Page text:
Although these all seem to be sensible measures, Altmann and many in the Investment Trust sector, argue that complying with all the stipulations of AIFMD is complex and burdensome. Altmann said: “…Investment Trusts, Unit Trusts, REITS and other quoted Investment Companies have been categorised as ‘Alternative Investment Funds’. This inaccurate classification dates back to 2013 and means the UK’s Investment Companies are regulated under the AIFMD. In effect they have been lumped together with notoriously high-cost hedge funds and private equity funds which were often not disclosing all their costs to investors.”

The Bill argues that AIFMD is not appropriate for investment trusts and has increased the costs of investing in investment trusts, which has made them less attractive to investors. It proposes taking Investment Trusts out of AIFMD; requiring Investment Trusts to disclose their costs more clearly, and giving Investment Trusts more flexibility how they invest their assets.

Making Investment Trusts more competitive

The AIC believes that if the proposals are implemented it would allow Investment Trusts to become more competitive, as it would reduce the costs of investing in Investment Trusts and Altmann argues that the Bill would make Investment Trusts more transparent in terms of costs and fees which she believes is a winner for investors. She also points out that due to AIFMD many specialist UK medium-sized and smaller Investment Companies, who stick to the rules, have been rendered uncompetitively expensive and lost investors on a false premise of being more expensive than others, including overseas-listed competitors who do not aggregate disclosed costs.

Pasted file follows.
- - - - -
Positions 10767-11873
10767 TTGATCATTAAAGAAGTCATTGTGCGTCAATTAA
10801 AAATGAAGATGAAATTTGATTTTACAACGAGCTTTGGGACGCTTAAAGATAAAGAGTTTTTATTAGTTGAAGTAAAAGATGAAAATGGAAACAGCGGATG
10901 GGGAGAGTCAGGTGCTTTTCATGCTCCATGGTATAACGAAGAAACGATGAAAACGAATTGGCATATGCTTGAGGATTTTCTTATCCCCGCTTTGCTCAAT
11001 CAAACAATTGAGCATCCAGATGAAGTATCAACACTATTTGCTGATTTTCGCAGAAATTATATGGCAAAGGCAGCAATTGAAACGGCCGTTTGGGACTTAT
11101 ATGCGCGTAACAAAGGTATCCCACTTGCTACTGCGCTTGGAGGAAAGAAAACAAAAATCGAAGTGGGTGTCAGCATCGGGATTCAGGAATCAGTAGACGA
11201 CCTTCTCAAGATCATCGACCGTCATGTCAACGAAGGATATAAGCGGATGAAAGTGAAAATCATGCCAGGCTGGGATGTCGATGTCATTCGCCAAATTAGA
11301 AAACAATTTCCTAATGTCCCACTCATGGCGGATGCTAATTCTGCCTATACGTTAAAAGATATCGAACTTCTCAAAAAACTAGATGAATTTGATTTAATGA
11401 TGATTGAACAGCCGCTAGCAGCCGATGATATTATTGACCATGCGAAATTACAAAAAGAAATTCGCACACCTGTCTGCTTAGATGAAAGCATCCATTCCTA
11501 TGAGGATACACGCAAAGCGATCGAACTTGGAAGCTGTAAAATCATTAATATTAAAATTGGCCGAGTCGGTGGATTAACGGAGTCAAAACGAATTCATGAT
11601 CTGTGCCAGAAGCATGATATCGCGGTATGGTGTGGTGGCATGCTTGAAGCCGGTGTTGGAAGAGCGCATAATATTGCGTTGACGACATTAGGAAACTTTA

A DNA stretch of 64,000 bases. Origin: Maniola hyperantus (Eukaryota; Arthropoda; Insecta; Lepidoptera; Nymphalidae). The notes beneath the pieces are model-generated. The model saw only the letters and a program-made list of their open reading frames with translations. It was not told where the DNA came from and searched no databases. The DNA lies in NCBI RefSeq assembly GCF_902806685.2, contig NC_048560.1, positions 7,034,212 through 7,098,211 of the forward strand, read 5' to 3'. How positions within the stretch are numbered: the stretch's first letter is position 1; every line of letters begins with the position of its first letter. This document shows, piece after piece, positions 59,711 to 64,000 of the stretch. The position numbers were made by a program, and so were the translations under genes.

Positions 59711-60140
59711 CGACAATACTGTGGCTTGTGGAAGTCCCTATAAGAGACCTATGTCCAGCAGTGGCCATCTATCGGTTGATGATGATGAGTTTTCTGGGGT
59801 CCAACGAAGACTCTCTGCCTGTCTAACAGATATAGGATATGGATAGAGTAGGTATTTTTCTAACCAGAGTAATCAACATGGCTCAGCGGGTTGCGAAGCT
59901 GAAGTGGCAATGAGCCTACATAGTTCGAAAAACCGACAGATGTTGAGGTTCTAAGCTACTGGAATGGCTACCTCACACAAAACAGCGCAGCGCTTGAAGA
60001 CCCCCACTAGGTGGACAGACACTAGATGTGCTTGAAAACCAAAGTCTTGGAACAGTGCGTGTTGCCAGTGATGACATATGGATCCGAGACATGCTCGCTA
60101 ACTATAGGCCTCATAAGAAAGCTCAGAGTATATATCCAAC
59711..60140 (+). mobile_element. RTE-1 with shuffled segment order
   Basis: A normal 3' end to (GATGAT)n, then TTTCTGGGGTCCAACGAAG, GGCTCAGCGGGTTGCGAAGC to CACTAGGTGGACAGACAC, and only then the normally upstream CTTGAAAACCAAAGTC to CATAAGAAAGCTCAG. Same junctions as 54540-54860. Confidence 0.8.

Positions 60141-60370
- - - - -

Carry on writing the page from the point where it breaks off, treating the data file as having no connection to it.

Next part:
Altmann said: “To promote fair competition, market integrity and international competitiveness, urgent FCA intervention is required.”

There have been some voices that have raised concerns about taking Investment Trusts out of AIMFD as it will remove protections from investors and will actually make them less transparent. AIFMD is an important part of the EU’s regulatory framework for financial markets.

Long road ahead

Wednesday’s reading of the Bill is the first step in a long road. The success rate of Private Members’ Bills in the House of Lords is relatively low. In recent years, only around five per cent of Private Members’ Bills introduced in the Lords have been enacted into law. This is due to several factors, including the limited amount of time that is available for debating Private Members’ Bills, the lack of government support, and the potential for opposition from vested interests.

That said, despite their low success rate, Private Members’ Bills can still have a significant impact on legislation. They can raise awareness of important issues and put pressure on the government to act. In some cases, Private Members’ Bills have even led to the introduction of government bills on the same topic, so Baroness Altmann’s bill has at the very least raised the issue of the treatment of Investment Trusts under current legislation.

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This article does not constitute investment advice. Do your own research or consult a professional advisor.